src = ::ERB.new("<% __in_erb_template=true %>#{template.source}", nil, erb_trim_mode, '@output_buffer').src
    RUBY_VERSION >= '1.9' ? src.sub(/\A#coding:.*\n/, '') : src
  end
end

compile is pretty simple. We create a new instance of ERB parser and pass it the template source and the variable that we want to build the output on (@output_buffer) and returning the src attribute which holds the ruby code generated by the ERB parser. @output_buffer is the name of an attribute inside of ActionView::Base that is used as the output buffer (of course) which will get flushed when we do the final rendering (towards the end of the deliver method). In the case of an AM view, the rendering is pretty simple, but when we get to full controller views with partials we need a place to concat all the different views together which is what we use @output_buffer for. The next line checks for Ruby 1.9 and does some cleaning of the result before returning it. Here is what src outputs for our example:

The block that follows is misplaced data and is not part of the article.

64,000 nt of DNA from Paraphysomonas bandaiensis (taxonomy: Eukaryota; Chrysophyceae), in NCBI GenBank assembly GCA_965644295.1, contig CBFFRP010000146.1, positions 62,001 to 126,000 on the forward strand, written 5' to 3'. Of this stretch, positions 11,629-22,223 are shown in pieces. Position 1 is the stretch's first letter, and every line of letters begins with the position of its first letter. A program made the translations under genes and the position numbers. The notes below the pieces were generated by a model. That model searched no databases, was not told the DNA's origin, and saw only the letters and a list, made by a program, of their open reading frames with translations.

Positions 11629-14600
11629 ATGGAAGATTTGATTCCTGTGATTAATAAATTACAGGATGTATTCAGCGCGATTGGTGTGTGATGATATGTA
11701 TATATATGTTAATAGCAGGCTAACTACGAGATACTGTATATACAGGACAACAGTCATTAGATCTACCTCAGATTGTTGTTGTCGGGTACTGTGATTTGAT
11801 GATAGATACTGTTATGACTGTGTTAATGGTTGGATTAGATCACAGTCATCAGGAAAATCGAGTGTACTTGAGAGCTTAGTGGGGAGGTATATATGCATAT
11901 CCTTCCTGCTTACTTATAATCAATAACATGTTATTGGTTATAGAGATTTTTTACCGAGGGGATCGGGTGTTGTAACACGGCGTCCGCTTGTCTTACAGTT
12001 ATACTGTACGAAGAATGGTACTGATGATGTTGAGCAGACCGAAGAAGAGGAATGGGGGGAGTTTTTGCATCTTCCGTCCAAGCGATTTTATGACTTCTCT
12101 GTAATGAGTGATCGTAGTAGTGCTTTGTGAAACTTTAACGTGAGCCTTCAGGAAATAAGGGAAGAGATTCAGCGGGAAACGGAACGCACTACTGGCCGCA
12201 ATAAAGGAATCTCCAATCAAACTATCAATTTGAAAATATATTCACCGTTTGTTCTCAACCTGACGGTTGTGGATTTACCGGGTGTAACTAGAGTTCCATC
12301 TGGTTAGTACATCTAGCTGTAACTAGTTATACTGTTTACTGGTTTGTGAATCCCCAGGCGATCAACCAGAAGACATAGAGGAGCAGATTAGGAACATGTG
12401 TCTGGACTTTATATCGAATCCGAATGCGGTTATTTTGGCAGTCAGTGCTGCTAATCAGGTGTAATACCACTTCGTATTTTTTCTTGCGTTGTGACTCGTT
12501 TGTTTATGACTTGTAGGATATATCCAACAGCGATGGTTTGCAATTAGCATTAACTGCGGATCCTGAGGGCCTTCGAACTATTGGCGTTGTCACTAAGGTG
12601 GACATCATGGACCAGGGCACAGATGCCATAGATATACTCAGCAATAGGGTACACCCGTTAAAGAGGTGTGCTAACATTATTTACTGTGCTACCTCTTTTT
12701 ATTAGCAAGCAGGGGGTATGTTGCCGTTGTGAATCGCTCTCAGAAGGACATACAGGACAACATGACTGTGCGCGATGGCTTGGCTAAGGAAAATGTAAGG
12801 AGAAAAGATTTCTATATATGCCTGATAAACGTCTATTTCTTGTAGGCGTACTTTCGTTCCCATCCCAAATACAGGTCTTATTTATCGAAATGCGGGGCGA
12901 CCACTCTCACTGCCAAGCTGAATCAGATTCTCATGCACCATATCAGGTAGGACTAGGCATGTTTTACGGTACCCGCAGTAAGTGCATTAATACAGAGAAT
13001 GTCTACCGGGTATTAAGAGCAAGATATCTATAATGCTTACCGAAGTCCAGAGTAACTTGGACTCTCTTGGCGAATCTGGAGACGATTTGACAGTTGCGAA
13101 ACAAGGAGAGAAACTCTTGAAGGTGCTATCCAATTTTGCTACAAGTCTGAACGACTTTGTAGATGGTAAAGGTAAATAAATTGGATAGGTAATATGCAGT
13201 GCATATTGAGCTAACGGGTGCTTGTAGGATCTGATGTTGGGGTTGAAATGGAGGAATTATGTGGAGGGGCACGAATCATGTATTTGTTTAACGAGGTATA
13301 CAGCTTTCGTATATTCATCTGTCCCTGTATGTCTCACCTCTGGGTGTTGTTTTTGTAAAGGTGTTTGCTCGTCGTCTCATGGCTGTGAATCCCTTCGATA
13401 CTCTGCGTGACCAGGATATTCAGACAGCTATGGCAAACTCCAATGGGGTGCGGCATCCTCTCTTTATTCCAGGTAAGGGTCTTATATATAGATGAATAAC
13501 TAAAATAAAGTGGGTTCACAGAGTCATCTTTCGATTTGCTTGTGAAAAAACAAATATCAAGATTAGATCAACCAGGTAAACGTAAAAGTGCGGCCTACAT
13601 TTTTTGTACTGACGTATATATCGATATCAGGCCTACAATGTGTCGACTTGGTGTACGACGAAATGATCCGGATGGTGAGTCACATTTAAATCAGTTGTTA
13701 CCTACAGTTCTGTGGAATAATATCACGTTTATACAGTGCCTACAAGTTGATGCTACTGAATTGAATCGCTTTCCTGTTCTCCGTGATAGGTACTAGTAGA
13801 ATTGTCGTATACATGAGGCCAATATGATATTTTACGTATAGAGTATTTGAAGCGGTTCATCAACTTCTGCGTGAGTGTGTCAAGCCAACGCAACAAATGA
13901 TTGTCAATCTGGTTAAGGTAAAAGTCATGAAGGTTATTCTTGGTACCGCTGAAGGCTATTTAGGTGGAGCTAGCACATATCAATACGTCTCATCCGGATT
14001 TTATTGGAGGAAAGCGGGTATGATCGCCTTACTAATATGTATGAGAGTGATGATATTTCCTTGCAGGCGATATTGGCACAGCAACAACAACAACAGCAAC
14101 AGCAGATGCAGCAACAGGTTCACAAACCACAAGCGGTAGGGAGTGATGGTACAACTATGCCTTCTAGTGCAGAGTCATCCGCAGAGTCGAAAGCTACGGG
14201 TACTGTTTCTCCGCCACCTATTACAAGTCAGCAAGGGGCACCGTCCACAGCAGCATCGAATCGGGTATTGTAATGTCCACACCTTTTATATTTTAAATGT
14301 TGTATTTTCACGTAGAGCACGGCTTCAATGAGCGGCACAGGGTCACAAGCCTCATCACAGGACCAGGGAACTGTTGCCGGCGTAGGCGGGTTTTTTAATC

src => "@output_buffer = '';  __in_erb_template=true ; @output_buffer.concat \"Hi,\\n\"\n@output_buffer.concat \"\\n\"\n@output_buffer.concat \"I am contacting you with this message:\\n\"\n@output_buffer.concat \"\\n\"\n@output_buffer.concat(( `message ).to_s); @output_buffer.concat \"\\n\"\n@output_buffer.concat \"\\n\"\n@output_buffer.concat \"\\n\"\n@output_buffer.concat \"\\n\"\n@output_buffer.concat \"Thanks\\n\"\n@output_buffer.concat \"\\n\"\n@output_buffer.concat \"Jake\"; @output_buffer"

This is one long string that represents the compiled version of the ruby code for our mailer view. Now that we have the compiled_source, letâ??s go back compile!:

# (line 66 action_pack/action_view/renderable.rb)
def compile!(render_symbol, local_assigns)